The Process and Challenges in the Translation of World Health Organization Quality of Life (WHOQOL- BREF) to a Regional Language; Malayalam

By Aswathy, S.; Cherkil, Sandhya et al. | Indian Journal of Psychological Medicine, April-June 2012 | Go to article overview
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The Process and Challenges in the Translation of World Health Organization Quality of Life (WHOQOL- BREF) to a Regional Language; Malayalam


Aswathy, S., Cherkil, Sandhya, Menon, Bindu, Rajani, G., Unnikrishnan, A., Indian Journal of Psychological Medicine


Byline: S. Aswathy, Sandhya. Cherkil, Bindu. Menon, G. Rajani, A. Unnikrishnan

A lot of research has been directed on wellbeing and disability in many non-communicable disease conditions. In this context, health-related aspects of life and quality of life (QOL) are receiving a lot of focus. Many Quality of Health measures are available, of which World Health Organization Quality of Life (WHOQOL-BREF) is one of the most popular. Translating and adapting this tool is useful in view of research happening in a multicultural arena. Though translations into Hindi and other Indian languages including Tamil and Kannada have been done, a Malayalam version is not available. This paper discusses the steps adopted in this exercise and the challenges in translating WHOQOL-BREF to Malayalam from the original English version.

Introduction

There has been an increase in the number of multinational and multicultural research projects, and with it the need to adapt health status measures for use in other than the source language has also grown rapidly. [sup][1],[2],[3],[4] Most questionnaires are developed in English speaking countries [sup][5] and hence there is a dearth of culturally validated health measures - both physical and psychological. This hampers meaningful research in many instances, especially for studies that assess health care utilization or QOL. [sup][5],[6]

The term quality of life is used to describe the general well-being of individuals and societies. The term is used in a wide range of contexts, including the fields of international development, healthcare and politics. QOL is defined as individuals' perceptions of their position in life in the context of the culture and value systems in which they live and in relation to their goals, expectations, standards and concerns [sup][7] The definition focuses on the impact of disease and effect of interventions on the QOL, rather than on the diseases and their associated symptoms. Standard indicators of the QOL include not only wealth and employment, but also the built environment, physical and mental health, education, recreation and leisure time and social belonging. [sup][8]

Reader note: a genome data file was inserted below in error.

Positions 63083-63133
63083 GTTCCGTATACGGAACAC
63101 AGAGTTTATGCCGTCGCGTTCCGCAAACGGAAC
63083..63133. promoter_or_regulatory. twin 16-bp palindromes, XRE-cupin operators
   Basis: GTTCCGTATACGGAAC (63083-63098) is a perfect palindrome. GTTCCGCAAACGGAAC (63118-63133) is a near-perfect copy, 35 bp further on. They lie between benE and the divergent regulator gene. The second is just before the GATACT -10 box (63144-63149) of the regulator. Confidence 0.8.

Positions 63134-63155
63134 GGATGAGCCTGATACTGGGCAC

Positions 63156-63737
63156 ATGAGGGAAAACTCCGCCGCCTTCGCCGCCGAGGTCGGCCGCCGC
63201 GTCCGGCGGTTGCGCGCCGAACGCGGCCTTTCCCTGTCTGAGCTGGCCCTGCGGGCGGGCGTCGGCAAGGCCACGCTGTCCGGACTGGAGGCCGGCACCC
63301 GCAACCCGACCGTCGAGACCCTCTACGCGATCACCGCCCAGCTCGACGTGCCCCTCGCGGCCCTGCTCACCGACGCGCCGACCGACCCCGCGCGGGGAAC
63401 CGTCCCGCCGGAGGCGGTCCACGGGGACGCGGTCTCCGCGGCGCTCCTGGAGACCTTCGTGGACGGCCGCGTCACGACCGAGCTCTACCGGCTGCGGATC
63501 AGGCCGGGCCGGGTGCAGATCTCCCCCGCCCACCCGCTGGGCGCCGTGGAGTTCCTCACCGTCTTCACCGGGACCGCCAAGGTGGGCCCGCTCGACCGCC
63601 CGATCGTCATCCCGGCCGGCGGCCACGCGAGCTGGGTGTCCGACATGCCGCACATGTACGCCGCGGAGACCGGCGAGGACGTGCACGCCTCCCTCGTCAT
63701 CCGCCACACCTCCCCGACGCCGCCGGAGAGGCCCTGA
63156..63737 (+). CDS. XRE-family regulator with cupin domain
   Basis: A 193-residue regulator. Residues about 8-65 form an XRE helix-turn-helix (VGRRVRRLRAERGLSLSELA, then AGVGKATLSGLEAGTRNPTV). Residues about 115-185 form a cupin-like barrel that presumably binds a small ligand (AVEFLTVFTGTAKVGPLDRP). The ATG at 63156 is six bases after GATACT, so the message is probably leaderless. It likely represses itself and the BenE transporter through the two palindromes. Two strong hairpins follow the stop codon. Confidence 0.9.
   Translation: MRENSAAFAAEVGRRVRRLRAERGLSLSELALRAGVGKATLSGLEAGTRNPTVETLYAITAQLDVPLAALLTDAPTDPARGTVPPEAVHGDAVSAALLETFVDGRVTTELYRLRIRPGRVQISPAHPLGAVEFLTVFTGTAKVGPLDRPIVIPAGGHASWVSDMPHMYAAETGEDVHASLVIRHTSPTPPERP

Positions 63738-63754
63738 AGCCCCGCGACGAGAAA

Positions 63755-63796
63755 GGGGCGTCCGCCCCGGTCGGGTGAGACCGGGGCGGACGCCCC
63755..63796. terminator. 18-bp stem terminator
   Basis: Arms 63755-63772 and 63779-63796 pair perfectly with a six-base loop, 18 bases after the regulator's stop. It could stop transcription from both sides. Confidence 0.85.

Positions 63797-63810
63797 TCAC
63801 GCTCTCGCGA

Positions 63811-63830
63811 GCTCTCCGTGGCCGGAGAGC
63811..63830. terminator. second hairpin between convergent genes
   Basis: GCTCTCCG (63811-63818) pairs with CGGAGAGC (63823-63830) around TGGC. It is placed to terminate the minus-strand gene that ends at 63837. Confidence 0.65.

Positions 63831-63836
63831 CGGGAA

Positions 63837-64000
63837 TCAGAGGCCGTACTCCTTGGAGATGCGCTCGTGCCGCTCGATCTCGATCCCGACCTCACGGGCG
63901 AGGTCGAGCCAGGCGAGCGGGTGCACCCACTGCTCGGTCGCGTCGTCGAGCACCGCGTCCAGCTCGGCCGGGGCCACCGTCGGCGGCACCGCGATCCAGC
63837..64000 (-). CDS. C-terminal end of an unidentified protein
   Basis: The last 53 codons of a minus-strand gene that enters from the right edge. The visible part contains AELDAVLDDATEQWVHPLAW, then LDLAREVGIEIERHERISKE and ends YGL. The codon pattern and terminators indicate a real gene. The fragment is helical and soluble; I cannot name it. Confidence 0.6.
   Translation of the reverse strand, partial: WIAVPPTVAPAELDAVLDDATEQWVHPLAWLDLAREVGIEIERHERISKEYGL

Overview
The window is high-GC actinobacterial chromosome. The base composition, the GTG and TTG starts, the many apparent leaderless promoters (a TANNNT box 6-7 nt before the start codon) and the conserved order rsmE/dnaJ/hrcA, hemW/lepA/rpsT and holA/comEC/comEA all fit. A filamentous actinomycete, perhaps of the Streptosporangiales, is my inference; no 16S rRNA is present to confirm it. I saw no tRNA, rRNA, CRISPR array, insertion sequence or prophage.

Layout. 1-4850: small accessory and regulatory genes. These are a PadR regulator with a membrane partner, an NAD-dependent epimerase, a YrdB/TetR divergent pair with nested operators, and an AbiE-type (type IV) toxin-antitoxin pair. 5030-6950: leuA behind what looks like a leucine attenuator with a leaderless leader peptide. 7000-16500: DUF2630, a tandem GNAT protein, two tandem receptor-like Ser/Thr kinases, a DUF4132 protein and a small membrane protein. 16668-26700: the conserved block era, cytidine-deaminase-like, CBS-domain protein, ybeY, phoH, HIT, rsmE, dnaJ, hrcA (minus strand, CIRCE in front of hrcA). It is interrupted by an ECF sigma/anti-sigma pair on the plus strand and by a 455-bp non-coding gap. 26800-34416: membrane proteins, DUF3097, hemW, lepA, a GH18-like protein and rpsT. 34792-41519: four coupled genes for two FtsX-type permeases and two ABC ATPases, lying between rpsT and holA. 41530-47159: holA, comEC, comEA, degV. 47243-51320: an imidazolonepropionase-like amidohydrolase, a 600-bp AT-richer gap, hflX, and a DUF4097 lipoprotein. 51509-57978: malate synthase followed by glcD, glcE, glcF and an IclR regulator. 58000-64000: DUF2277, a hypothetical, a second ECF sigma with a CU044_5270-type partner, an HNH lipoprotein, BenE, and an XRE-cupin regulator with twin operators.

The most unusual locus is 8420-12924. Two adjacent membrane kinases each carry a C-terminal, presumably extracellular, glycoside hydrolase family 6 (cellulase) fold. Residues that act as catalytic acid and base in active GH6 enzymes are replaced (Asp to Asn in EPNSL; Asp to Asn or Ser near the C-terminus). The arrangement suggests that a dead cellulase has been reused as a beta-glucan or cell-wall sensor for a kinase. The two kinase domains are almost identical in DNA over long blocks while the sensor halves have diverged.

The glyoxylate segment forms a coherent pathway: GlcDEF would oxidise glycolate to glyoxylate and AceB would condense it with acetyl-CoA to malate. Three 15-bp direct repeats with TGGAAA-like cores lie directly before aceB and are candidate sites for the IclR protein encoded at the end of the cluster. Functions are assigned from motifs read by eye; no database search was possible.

Investigations into HRQL (Health-related Quality of Life) have led to instruments suitable for detecting minimally important effects in clinical trials, for measuring the health of populations and for providing information for policy decisions. [sup][9] Widely valued aspects of life exist that are not generally considered as "health," including income, freedom, and quality of the environment. Although low or unstable income, the lack of freedom, or a low-quality environment may adversely affect health; these problems are often distant from a health or medical concern. Clinicians focus on HRQL, although when a patient is ill or diseased, almost all aspects of life can become health related. [sup][8]

HRQL serves as an index for the impact of the chronicity of a given health condition. [sup][10] The health condition itself is less distressing for patients as compared with the loss of functional capacity it produces. This in turn drastically reduces the sense of well-being, affects the interpersonal relations resulting in further reduction in well-being, leading into depression and exacerbation of existing health condition. This explains why lot of interest is taken in the QOL of the patient. We (the authors) decided to translate QOL-BREF into a regional Indian Language; Malayalam, because there are very limited instruments available in Malayalam to measure the QOL.

The first and major step in the process of cultural equivalence is the translation, which determines the usefulness, reliability and validity of the instrument in the new cultural context. In order to validate health status measures for cross-cultural use a number of criteria are required [sup][2],[11] namely content equivalence; semantic equivalence; technical equivalence; criterion equivalence and conceptual equivalence.

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